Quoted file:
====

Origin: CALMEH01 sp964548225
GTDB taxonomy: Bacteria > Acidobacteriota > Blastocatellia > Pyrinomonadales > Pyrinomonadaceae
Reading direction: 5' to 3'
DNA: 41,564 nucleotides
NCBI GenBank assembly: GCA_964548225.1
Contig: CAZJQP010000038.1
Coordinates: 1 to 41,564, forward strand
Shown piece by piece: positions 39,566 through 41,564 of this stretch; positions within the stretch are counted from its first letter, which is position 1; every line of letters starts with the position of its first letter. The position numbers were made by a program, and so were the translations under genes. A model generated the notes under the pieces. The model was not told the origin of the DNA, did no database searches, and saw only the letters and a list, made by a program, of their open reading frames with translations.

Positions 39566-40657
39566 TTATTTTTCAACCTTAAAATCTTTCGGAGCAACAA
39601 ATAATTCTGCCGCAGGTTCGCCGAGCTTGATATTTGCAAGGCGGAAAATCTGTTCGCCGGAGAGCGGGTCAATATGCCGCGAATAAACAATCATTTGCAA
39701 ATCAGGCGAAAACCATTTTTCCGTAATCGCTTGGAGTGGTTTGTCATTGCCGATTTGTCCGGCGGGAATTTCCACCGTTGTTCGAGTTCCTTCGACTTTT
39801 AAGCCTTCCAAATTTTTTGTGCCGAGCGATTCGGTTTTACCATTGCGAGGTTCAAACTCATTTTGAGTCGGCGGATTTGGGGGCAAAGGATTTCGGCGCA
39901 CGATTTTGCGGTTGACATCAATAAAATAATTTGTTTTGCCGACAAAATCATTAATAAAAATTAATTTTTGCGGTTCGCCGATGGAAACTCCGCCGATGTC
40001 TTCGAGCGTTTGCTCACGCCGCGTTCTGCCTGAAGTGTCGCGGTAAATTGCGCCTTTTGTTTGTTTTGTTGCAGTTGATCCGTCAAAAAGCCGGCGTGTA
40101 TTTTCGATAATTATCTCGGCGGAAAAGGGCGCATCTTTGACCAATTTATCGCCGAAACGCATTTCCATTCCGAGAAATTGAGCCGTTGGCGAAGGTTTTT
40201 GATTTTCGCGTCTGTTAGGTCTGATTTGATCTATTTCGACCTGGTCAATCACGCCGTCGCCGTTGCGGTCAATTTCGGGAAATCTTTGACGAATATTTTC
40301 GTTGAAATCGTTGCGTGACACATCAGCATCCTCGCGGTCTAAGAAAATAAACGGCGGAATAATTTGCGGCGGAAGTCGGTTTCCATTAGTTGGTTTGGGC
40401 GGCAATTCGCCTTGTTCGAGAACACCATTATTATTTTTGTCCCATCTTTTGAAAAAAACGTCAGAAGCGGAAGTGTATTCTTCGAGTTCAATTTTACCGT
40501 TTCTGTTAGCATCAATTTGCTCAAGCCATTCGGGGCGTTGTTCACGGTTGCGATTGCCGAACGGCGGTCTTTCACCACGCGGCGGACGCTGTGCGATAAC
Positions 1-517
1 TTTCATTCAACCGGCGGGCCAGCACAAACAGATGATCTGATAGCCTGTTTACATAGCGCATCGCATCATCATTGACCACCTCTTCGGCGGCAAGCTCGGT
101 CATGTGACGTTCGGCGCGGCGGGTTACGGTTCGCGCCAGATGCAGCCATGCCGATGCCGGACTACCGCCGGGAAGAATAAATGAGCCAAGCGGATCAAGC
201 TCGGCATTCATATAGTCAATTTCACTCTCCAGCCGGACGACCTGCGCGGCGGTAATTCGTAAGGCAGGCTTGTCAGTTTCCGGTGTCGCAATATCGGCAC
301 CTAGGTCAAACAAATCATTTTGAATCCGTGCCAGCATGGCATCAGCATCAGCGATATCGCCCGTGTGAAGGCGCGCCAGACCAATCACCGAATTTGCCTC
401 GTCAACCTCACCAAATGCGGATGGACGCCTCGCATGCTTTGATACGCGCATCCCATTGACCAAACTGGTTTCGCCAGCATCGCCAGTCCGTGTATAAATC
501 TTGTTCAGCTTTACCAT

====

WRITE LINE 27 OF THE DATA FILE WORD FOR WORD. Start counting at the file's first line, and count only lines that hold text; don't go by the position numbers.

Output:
501 TTGTTCAGCTTTACCAT